When asked to describe an eggplant, some Americans might be at a complete loss while most others would describe an elongated vegetable with shiny, vibrant, purple skin. But why in the world is it called an “eggplant?” There’s nothing really that egg-y about it at all!
The name “eggplant” has a curious history, as does the plant itself. Eggplants were cultivated as early as 600 BC in China, and were much darker in color. Fashionable women of the time would use a dye extracted from the skin to stain their teeth black, some sort of terrible style trend. People in the U.K. now call them “aubergines” instead of eggplants, a word taken from the ancient Indian language of Sanskrit, but in India they have been called “brinjal.” Somewhere down the road, in Renaissance Italy, the term mala insana or “crazy apple” was coined because it was certain that the eater would go mad. Alternatively, they were also called “apples of love” for their supposed aphrodisiac qualities. Yet none of this answers the question: why are eggplants called EGGplants?!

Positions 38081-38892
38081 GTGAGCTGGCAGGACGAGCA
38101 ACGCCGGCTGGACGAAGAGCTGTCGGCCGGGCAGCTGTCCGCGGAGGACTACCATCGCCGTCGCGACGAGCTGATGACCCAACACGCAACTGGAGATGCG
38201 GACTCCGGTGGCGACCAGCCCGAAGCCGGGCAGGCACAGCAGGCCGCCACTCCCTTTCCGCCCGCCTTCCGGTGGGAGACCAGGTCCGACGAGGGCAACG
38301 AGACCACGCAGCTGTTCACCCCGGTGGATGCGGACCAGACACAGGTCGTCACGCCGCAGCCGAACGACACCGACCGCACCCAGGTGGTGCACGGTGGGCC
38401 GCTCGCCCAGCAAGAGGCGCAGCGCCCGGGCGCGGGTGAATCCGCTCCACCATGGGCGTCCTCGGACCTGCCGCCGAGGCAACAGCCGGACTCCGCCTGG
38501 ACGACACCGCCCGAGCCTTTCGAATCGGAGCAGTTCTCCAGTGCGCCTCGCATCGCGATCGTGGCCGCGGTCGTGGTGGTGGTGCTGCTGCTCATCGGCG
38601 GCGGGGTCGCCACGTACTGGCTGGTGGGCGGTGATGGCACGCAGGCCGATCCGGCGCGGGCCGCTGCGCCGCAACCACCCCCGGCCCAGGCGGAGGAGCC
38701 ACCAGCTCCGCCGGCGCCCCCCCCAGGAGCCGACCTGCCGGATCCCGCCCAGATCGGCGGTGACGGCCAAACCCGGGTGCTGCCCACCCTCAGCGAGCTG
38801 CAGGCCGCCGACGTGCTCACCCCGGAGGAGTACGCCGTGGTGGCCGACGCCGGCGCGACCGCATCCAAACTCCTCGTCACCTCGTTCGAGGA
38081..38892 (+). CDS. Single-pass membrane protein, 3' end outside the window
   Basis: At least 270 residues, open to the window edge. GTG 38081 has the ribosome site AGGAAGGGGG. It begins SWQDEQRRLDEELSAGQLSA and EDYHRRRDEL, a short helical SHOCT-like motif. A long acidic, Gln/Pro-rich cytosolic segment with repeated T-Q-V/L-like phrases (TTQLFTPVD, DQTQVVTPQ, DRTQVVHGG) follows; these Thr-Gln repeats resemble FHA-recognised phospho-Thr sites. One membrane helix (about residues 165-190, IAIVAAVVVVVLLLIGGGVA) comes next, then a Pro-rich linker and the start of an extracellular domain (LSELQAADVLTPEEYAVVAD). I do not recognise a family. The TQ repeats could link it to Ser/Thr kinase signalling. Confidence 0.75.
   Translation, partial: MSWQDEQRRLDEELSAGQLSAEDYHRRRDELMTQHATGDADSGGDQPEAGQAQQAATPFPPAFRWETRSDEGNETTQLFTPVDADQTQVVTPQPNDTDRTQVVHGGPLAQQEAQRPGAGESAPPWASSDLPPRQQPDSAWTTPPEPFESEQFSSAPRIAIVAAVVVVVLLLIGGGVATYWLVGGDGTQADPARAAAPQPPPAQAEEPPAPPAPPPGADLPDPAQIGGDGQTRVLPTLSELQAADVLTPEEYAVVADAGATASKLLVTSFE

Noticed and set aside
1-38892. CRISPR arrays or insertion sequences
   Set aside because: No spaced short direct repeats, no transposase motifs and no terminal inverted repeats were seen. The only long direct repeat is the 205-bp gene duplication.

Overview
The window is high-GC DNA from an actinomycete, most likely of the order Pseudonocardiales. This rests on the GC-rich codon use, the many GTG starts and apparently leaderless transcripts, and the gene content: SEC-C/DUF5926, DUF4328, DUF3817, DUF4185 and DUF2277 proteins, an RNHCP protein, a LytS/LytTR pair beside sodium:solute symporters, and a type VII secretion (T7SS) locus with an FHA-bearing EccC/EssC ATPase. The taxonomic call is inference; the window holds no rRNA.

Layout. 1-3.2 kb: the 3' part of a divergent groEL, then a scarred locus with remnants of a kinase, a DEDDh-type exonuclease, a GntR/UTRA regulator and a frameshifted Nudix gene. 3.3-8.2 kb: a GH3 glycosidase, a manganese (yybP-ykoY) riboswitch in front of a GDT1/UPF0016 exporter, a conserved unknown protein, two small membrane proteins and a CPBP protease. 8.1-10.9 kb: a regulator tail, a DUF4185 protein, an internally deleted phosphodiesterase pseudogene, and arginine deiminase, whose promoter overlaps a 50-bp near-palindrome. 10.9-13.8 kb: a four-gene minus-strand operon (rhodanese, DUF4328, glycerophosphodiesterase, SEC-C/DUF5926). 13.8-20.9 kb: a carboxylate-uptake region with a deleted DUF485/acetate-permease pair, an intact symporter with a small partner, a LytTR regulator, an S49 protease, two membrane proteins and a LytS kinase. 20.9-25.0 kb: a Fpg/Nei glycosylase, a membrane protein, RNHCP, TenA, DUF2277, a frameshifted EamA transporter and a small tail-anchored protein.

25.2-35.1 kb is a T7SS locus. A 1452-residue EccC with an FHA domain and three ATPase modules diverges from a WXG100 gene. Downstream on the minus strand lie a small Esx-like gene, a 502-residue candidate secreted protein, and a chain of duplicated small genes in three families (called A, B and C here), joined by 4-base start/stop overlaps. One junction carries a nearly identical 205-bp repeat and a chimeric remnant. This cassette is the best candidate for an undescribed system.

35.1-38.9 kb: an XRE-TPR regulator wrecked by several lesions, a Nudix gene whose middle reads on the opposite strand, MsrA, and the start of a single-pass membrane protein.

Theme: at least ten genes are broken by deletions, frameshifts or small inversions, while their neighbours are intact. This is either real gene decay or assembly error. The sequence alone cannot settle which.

When Britain first colonized India, the variety of eggplant that was mainly being cultivated was a small, white, egg-life variety. It was all the rage back then, and even now we cultivate varieties such as the Japanese White Egg Eggplant and the Lao White Eggplant that look curiously like a large goose egg. The name stuck and was carried to the colonies where the term is now used for all shapes, sizes, and colors of eggplants. (And don’t forget, just like their relative the tomato, eggplants are actually a fruit!)